Thursday, March 6, 2008

Permian extinctions

I came across this interesting paper in a Geological Journal in 2005 that outlines a theoretical argument for how hydrogen sulphide might have been responsible for the Permian extinction event (Massive release of hydrogen sulfide to the surface ocean and atmosphere during intervals of oceanic anoxia).

Simple calculations show that if deep-water H2S concentrations increased beyond a critical threshold during oceanic anoxic intervals of Earth history, the chemocline separating sulfidic deep waters from oxygenated surface waters could have risen abruptly to the ocean surface (a chemocline upward excursion). Atmospheric photochemical modeling indicates that resulting fluxes of H2S to the atmosphere (>2000 times the small modern flux from volcanoes) would likely have led to toxic levels of H2S in the atmosphere.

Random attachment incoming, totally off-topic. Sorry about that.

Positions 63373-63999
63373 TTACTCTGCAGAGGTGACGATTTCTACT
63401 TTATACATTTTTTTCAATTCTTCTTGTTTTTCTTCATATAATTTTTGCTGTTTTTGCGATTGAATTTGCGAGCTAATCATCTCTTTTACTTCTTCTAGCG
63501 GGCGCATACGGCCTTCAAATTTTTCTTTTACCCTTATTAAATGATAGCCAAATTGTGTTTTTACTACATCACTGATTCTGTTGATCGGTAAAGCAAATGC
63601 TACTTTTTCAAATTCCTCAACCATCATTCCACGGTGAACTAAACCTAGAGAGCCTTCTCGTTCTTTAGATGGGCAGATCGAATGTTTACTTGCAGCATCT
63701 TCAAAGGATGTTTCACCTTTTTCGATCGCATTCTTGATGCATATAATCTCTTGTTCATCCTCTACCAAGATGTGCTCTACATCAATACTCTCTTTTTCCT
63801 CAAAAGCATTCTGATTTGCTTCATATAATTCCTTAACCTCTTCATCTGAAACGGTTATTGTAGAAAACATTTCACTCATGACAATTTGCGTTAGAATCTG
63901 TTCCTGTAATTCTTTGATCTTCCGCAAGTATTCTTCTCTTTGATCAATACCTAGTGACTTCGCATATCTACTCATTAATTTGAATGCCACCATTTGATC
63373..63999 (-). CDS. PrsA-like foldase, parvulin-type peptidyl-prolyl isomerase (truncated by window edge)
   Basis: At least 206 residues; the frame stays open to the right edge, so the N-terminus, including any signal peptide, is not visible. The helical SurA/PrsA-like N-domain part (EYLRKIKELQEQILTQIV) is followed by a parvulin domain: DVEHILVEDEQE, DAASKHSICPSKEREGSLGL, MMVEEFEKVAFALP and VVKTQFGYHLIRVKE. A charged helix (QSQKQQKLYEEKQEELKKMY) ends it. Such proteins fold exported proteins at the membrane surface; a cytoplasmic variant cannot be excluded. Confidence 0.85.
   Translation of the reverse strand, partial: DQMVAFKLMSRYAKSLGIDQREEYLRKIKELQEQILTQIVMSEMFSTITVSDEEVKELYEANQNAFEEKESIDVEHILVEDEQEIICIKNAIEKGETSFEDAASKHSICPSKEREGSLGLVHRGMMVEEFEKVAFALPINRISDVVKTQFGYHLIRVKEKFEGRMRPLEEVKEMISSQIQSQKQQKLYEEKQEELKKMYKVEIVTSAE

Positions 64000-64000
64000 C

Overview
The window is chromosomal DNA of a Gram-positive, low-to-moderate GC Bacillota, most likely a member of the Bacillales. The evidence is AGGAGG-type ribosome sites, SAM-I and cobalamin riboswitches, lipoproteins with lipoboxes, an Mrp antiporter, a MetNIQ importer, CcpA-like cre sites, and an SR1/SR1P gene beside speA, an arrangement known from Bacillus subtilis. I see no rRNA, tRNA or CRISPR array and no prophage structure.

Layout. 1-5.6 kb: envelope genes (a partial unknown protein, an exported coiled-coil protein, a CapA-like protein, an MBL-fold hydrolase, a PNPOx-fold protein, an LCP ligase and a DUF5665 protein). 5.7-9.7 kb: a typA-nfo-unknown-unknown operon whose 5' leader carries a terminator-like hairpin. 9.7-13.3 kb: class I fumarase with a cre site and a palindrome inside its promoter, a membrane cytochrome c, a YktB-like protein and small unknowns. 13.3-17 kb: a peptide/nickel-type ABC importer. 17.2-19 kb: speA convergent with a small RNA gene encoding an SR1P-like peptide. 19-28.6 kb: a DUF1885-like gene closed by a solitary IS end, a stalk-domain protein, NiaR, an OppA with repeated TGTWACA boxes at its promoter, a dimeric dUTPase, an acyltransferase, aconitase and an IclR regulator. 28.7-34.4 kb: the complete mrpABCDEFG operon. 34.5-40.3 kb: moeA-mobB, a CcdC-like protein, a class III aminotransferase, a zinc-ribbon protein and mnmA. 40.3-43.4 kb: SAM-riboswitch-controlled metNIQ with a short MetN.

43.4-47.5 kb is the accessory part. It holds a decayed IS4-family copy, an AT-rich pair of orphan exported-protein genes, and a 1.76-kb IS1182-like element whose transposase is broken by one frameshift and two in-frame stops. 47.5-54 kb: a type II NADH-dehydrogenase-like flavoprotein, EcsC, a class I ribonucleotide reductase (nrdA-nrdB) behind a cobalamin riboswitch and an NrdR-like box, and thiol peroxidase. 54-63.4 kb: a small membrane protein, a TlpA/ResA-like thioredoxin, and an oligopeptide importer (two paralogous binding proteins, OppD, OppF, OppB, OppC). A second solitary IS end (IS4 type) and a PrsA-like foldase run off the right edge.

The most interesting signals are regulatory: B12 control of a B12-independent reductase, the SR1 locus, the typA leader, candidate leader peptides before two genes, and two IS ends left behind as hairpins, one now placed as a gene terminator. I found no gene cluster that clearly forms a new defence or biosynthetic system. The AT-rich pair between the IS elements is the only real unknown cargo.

What I thought was interesting is that paper just predated the biomarker evidence I mentioned in class. They add this note in at the end of the paper:
Note Added in Proof: Biomarker evidence consistent with the hypothesis of chemocline upward excursion at the Permian-Triassic boundary has just been reported online in Science Express (Grice et al., 2005).
It must be kind of cool to have evidence for your theory come out just as your paper is being published.

Or maybe it was an asteroid. This is the recently discovered asteroid impact evidence I was trying to remember. It was from 2006. Scientific American had a 2006 article that reviewed the evidence for the alternative, although not necessarily mutually exclusive, theories.

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